which reminds me of something funny I recently leard after Barrett Watten's reading in Berkeley, though I'll leave the person from whence it came anonymous: "...think I'd much rather have been reading Wordsworth."

Tuesday, October 21, 2003

Hear ye, hear ye! INVOLUNTARY VISION

After Akira Kurosawa's Dreams has arrived and looks fantastic! This is the first collection of writing from The New Brutalists as a group, published by Avenue B. Get it from SPD, Avenue B, or any of your friendly neighborhood New Brutalists. For those of you on the East Coast, I'll have them with me on my flash bang tour of New York, Providence and Northampton/Amherst. It's a beautiful book and it's full of great poems.

This is what's been said about it thus far:

It is not surprising to find poets interested in Akira Kurosawa’s Dreams. It is a magical film full of symbolism and fantastic milieus, full of formal and measured dances. When Kurosawa said that “man is a genius when he is dreaming,” he knew what poets also know: that some ideas can only become clear and luminous if articulated in complicated symbolic languages. In Involuntary Vision, eleven Bay Area poets write out of and about Akira Kurosawa’s Dreams. The poems they write explore with Kurosawa relationships, childhood terrors, the seductive nature of death, nuclear annihilation, and environmental pollution. As they do this they maintain an allegiance to the formal and measured dance of thought and word. This is a moving collection that celebrates poetry as an art that is both social and intellectual.
—Juliana Spahr

If this book tells us there will be “no dancing while the world is ending,” at least there will be poetry. These poets make of Kurosawa’s apocalyptic film a world beyond it. Their revelatory subject dreams inside the monstrous present as they uncover the sound behind the image, the image behind the frame.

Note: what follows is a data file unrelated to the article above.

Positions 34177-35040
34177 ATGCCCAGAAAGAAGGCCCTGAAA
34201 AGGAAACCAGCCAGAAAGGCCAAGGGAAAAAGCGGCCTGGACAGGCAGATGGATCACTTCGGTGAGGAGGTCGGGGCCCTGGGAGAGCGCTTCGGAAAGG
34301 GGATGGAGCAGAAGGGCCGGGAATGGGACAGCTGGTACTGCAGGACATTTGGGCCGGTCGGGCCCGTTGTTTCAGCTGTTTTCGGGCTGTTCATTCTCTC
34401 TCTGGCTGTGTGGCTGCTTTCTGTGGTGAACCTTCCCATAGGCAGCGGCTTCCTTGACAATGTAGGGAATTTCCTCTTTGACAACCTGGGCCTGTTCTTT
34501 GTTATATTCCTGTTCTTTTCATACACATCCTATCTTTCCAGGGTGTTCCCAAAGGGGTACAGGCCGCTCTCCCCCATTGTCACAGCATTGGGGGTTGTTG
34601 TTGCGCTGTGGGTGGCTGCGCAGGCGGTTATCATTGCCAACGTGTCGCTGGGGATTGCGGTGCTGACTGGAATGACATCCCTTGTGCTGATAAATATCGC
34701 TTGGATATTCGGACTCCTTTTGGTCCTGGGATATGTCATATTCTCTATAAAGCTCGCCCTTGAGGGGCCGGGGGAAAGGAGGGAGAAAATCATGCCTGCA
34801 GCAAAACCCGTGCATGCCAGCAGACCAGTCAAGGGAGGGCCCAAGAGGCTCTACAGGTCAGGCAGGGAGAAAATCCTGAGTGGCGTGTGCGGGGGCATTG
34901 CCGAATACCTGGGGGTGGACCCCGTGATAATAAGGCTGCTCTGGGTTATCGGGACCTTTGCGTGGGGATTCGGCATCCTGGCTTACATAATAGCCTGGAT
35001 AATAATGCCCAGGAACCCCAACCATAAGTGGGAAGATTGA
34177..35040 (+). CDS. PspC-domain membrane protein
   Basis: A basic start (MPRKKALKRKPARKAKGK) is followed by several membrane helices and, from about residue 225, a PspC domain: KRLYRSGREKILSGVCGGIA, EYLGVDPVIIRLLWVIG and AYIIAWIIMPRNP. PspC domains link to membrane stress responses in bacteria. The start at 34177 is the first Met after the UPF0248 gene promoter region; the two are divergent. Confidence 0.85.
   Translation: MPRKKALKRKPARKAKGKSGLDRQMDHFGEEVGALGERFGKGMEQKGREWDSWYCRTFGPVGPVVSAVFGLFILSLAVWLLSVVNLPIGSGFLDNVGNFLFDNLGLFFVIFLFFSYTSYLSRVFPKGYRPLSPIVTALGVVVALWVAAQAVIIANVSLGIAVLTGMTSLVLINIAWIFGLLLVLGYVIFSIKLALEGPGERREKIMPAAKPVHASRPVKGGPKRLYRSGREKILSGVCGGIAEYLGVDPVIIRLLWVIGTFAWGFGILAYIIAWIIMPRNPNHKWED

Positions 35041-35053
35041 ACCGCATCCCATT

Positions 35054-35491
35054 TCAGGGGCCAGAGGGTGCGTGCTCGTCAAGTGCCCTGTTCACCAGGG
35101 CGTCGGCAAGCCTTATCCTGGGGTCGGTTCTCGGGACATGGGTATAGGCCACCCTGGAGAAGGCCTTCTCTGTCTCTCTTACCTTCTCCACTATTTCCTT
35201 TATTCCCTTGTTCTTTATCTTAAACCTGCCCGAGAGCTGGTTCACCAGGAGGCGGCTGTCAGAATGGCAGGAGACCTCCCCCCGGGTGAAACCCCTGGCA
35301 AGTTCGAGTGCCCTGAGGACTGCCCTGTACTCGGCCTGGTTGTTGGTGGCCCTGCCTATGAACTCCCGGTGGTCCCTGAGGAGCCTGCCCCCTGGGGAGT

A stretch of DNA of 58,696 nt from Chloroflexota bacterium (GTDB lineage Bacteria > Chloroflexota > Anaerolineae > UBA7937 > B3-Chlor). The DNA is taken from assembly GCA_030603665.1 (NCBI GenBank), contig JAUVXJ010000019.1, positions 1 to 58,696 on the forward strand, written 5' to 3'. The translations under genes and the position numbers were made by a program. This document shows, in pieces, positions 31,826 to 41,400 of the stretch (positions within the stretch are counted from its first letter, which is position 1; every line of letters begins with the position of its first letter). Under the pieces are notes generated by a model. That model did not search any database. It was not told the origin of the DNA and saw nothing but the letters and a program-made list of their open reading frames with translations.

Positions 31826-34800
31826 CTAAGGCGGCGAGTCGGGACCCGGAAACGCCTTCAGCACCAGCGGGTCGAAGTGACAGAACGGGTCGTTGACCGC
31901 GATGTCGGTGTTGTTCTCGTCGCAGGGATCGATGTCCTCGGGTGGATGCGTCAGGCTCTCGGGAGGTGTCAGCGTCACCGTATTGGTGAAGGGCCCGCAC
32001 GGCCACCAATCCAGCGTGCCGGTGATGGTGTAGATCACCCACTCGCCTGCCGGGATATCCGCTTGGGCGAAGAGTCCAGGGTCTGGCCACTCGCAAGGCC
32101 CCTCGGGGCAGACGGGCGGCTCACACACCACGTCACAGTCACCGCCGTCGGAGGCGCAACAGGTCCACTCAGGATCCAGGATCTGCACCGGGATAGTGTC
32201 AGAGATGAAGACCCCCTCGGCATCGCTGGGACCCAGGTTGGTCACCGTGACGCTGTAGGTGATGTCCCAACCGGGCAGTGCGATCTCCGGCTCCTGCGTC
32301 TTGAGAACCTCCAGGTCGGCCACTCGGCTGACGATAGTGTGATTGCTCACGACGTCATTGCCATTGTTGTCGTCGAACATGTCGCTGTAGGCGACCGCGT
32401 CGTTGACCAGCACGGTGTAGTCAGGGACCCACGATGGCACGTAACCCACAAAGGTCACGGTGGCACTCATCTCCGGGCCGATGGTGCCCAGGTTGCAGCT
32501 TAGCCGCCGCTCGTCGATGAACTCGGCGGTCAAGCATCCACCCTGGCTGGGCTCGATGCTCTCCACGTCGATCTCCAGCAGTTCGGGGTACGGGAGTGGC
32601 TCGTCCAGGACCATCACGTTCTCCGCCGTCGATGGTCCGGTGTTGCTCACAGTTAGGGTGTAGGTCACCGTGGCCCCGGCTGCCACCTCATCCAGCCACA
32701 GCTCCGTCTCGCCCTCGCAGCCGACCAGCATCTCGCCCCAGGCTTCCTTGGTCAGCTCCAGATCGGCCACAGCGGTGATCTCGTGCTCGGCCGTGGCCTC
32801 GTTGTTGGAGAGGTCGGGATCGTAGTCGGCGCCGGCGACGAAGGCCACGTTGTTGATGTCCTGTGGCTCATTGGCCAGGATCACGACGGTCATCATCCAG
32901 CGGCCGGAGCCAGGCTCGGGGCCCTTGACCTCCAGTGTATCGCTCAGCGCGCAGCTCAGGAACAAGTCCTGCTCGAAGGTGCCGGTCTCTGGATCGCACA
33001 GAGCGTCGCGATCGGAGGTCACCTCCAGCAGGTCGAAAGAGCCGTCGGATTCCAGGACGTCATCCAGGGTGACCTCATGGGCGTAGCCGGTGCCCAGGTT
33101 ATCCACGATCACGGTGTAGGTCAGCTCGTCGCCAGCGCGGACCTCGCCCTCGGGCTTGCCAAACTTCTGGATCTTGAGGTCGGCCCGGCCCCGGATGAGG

—Peter Gizzi

Wednesday, October 15, 2003


for California

There is an empire in echolocation
a riccochet off an object that you are not
believed to be hunting for in your dress.

When training for distance, you speak
too fastly of what is at hand. Dissolution
in the materials. In the fiber of being quick.

Let us march to where we'll be heard
and someone will listen. This is not a defense.
Rather, we reclaim the spot we stumbled.

Sisters in their homes and citizens in their homes
and I am so far from everyone I love.
All our provisions wasted on the dull witted.

The golden children by the creek, in awe
of reckless waterfowl, instinctually clear
that I call to them daily. A toy ship.

A bow and arrow. A shovel and saw.
Assembled into the ordinary clamor of boyhood
I am twice familiar with. Here I stake my claim.

Here I plant only one seed, my only failure.
A little life sometimes overwhelms us and we falter.
Tintern Abbey never appeared in the body.

Wednesday, October 15, 2003

I just realized the other night that Lisa Jarnot and I have the same birthday. Well...except mine occurred 10 years after hers. YaY for Sagittarians. Do you know that when two Sags get together to philosophize or come together in any other way, it's called sagittation. Lisa and I could sagittate.